Our Inspiration – 2 World Records 2 Minute Video
FOX News Story
Inspirational Tennis Story: Tennis Begins with Love
If you found this article of value please consider making a donation to Save the Children. Otherwise, please share this article so that we can educate, inform and inspire others.
Make a Donation

If you are interested in my new book TENNACITY: The Tenacious Mindset On & Off the Court, please complete the form below.

I think I can. I know I will. I just did.

Do “unforced errors” exist?

 

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AP Photo/Michel Euler. Blog article by Angelo A. Rossetti, USPTA Elite/PTR Professional, USTA HP & Mental Skills Certified & 2x Guinness World Records™ holder 

In tennis the post match statistics typically include a line item for unforced errors. A few years ago Roger Federer made an impression on me when listening to his post match interview during the press conference at the 2007 French Open. “They don’t know an unforced error from a croissant,”as he was referring to the statisticians. He has just lost a match to Raphael Nadal. The interviewer asked ‘So do you think your 59 unforced errors contributed to your loss today?’ Federer quickly questioned ’59 unforced errors!?’ You try hitting back his spin and then tell me if they were unforced. (For the record, Federer had 59 “unforced errors” to Nadal’s 27.

It got me thinking and my thoughts were crystallized last week when I spent time in Arizona at Tennis Congress and heard Craig O’Shannessy speak. I questioned the subject more.

Is there a difference between forced errors and unforced errors? Are they all forced errors or are they all just errors?

What I realized is that it’s just a judgment call by the statisticians. Errors in the sport of baseball are handled the same way. Who’s to say a ball hit very wide to Djokovic, Monfils and Kerber is indeed “unforced”? They typically are better on the move barely reaching balls so those misses to others would be winners but to them should be unforced? Those balls they normally make. Likewise who’s to say that a very low volley for John Isner is unforced or not? To a shorter player that’s more likely unforced.

And hitting heavy spin to someone’s body, just because it was reachable doesn’t mean it was make-able?

At the end of the day they are all just errors and in your mind should be classified as such. On the sending end of an error your mindset should be to just get one more shot back in play and anything could happen. Your opponent’s shot tolerance could be 8 and that was the 9th shot or your opponent could be cramping and one more shot back would do the trick.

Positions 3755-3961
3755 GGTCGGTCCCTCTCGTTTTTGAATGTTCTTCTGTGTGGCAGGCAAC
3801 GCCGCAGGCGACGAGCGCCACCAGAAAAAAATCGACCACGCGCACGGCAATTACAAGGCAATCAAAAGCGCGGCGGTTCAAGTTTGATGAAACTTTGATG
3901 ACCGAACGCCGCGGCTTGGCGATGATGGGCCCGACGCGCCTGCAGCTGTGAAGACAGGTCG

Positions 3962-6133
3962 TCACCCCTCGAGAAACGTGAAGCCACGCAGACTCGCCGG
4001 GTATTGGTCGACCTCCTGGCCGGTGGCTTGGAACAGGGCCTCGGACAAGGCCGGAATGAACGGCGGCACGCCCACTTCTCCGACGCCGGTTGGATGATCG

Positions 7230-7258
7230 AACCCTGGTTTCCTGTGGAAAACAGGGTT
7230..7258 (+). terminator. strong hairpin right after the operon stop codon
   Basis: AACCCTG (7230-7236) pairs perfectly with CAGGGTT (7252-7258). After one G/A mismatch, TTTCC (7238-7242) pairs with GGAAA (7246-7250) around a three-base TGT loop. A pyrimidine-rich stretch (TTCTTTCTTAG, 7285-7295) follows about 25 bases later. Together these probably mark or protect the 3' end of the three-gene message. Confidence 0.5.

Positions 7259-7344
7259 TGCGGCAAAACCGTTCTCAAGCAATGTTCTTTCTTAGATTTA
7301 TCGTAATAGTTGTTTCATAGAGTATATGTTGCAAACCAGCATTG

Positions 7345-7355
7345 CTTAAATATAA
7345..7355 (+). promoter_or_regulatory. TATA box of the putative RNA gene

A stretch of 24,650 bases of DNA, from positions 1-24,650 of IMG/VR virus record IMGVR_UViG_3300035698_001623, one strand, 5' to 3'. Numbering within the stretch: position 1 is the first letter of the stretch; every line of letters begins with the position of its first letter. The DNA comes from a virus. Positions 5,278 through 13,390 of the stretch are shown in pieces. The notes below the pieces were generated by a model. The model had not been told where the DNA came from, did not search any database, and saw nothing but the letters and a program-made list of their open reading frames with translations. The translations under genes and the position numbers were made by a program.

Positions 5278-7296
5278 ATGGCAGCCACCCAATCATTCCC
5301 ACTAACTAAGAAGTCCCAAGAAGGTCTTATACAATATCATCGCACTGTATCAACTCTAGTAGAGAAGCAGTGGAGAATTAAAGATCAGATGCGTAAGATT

Muhammad Ali and Joe Frazier had an epic boxing match known as “The Thrilla in Manila.” Before the 15th and final round Frazier’s ring threw in the towel. Unbeknown to him, Ali was a wit’s end and may have thrown in the towel himself. There is a debate as to whether or not Ali would have been able to finish the final round. Ali ended up getting up to start the final round but his opponent ended up throwing in the towel!

Sometimes it’s easier to get your opponent to quit than it is to win.

Errors result from dips in mental focus, tenacity, physical endurance, technique, tactics, concentration and the will to win.

On the giver’s end of an error (i.e. you made the error) your mindset should be that all errors are within your control. Question your shot selection, focus, concentration and heart. What do you need to do differently than what you just did? On the reciever’s end of an error (i.e. you were given a gift) your mindset should be that maybe it wasn’t an “easy” shot and maybe your opponent is mentally or physically fatigued or perhaps doesn’t like a soft, high or “easy” shot.

Force your opponent into errors by simply making one more shot because most often that’s all you’ll need.

I always welcome feedback at angeloarossetti @ gmail .com.

You can learn more about a couple of tennis GUINNESS WORLD RECORDS™ that I have been a part of:

FOX News Story
Inspirational Tennis Story: Tennis Begins with Love
If you found this article of value please consider making a donation to Save the Children. Otherwise, please share this article so that we can educate, inform and inspire others.
Make a Donation

If you are interested in my new book TENNACITY: The Tenacious Mindset On & Off the Court, please complete the form below.

Do “unforced errors” exist?